Checkmate!. Bond markets have nowhere to escape… | by Sagar Singh Setia | Sep 2022
“Although higher interest rates, slower growth and less favorable labor market conditions will reduce inflation, they will also provide some pain to households and businesses. These are the unfortunate costs of reducing inflation. But failure to restore price stability would mean much greater pain.” – Jerome Powell, Fed Chairman, Jackson Hole 2022.
In the game of chess, the ultimate goal of the player is to propel his opponent into checkmate. Checkmate is the ultimate move where the player’s king is in check, and there is no escape or defense possible.
At Jackson Hole 2022, we saw a checkmate from the Fed, and bond markets were stunned to listen to Jerome Powell’s eight minutes of super warmongering.
Powell’s speech in Jackson Hole was stunning in every way. Quoting Paul Volcker and his lessons from the 1980s, Powell looks both worried and determined. I would like to draw your attention to the third lesson that Powell spoke about in his talk:
(emphasis added throughout by author)
“That brings me to the third lesson, which is that we have to persevere until the job is done. History shows that the wage costs of reducing inflation is likely to rise with a lag, as high inflation becomes more entrenched in wage and price setting. Volcker’s successful disinflation in the early 1980s followed several failed attempts to reduce inflation over the past 15 years. A long period of very restrictive monetary policy was ultimately needed to stem high inflation and begin the process of reducing inflation to the low and stable levels that were the norm until the spring of last year. Our goal is to avoid this outcome by acting decisively now.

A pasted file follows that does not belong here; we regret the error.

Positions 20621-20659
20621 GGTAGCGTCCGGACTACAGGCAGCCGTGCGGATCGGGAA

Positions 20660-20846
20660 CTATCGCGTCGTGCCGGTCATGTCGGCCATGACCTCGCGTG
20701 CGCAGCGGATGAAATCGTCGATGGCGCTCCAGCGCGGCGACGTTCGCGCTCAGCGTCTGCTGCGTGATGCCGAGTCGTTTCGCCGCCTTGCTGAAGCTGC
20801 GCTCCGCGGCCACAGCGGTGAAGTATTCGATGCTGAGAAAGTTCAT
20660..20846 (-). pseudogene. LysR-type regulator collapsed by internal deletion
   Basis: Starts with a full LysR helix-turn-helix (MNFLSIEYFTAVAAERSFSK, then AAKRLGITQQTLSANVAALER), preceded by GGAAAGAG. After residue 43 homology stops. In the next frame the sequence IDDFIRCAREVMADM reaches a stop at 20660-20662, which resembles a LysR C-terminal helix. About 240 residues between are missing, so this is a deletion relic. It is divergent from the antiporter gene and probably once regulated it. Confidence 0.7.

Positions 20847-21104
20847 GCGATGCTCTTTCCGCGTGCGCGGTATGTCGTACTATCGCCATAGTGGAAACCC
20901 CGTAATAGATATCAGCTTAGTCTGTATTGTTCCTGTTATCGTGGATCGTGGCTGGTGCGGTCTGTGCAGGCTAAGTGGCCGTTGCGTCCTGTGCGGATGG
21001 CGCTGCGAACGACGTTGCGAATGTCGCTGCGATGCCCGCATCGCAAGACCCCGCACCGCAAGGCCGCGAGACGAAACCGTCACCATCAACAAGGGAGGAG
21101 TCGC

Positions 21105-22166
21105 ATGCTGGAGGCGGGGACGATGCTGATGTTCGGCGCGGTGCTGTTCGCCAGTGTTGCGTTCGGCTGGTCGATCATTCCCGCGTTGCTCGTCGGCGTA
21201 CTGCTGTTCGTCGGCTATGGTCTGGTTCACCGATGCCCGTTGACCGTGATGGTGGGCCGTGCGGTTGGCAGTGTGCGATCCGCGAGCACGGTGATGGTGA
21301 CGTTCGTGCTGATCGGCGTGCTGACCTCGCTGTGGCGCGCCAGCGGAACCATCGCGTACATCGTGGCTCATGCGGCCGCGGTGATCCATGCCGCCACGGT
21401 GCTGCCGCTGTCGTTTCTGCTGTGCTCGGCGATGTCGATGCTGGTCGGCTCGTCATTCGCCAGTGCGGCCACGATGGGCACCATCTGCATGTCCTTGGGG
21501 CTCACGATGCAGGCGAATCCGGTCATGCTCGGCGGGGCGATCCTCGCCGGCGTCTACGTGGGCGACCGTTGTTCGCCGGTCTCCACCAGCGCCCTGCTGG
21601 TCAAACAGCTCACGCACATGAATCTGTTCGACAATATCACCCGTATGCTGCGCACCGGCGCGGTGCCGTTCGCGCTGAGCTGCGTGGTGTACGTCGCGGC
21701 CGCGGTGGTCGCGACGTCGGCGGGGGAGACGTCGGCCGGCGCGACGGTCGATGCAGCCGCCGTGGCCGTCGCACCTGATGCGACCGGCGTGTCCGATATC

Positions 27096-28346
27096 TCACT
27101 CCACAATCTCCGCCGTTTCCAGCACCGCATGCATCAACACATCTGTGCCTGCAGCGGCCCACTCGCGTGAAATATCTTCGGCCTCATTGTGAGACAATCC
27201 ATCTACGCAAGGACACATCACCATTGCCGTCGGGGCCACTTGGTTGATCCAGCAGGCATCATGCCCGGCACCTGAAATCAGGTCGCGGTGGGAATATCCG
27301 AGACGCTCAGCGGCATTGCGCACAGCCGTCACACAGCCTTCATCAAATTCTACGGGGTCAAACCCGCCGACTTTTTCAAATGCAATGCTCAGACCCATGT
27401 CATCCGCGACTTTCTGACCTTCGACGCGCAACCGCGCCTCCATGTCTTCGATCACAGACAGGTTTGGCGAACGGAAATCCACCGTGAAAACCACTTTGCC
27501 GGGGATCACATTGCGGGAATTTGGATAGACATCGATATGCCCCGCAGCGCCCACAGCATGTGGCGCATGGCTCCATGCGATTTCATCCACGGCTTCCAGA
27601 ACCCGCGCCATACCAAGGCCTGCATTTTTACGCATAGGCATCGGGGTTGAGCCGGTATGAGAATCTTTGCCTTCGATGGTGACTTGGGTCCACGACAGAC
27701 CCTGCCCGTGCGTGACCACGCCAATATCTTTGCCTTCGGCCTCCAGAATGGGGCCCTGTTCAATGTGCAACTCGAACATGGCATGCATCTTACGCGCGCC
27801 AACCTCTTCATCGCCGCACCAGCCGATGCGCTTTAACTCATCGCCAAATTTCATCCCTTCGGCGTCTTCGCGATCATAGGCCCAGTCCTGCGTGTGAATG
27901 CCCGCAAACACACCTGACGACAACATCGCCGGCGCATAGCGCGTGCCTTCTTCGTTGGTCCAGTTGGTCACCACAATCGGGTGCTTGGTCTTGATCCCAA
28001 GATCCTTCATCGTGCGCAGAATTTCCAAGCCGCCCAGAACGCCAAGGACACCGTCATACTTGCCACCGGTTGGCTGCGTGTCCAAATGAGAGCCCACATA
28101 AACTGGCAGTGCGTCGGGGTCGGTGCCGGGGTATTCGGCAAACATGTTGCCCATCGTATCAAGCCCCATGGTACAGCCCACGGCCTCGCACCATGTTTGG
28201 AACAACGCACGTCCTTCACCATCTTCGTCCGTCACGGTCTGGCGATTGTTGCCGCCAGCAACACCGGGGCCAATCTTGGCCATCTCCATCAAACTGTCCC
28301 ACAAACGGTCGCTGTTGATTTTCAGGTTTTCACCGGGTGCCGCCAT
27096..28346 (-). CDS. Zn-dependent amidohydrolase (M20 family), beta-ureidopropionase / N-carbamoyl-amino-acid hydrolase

The jury is out, and it doesn’t look good for the bond and stock markets. A “super-hawkish” Fed pledged to bring down inflation and, in doing so, induce difficulties in the economy. The most likely outcome will be a spike in the unemployment rate, which will slowly climb to 5-6%, further ensuring that demand destruction takes place and inflation returns to the comfort level of 2%.
After losing its credibility in the face of the “transitional” rhetoric of inflation, Powell now has the best opportunity to restore the credibility of the world’s largest central bank.
Today we’ll be talking about the bond markets, which are undoubtedly nervous after the Jackson Hole speech. Let’s understand what is happening in the world of bonds.
Bonds were hit the hardest after Jerome Powell’s “Volcker Avatar” hit at the Jackson Hole. Whereas the short part of the curve is experiencing a massive steepening, the long part is still 30 basis points from the highs reached in June.
The 2-year yield hit its highest level since the GFC and now stands at 3.8%. The significant tightening continues as other Fed officials continue to make ultra-hawkish statements.
Cleveland Federal Reserve Chair Loretta Mester said she sees the benchmark rate above 4% and no cuts until at least 2023! It is a slap in the face to the bond markets which are anticipating declines from mid-2023.
Bond markets are also forecasting a recession over the next 12-18 months, with yield curves inverted across the curve in the United States.
The 10Yr-2Yr has been inverted over the past two months and is the most inverted since the dot-com bubble, which also suggests that the market expects the future growth trajectory to be weak. Currently, it is hovering around -35 bps.
As the probability of 75 basis points increases to over 85% at the next FOMC meeting, it is expected that the 10-year could reach new highs and surpass previous highs of 3.5% reached in June.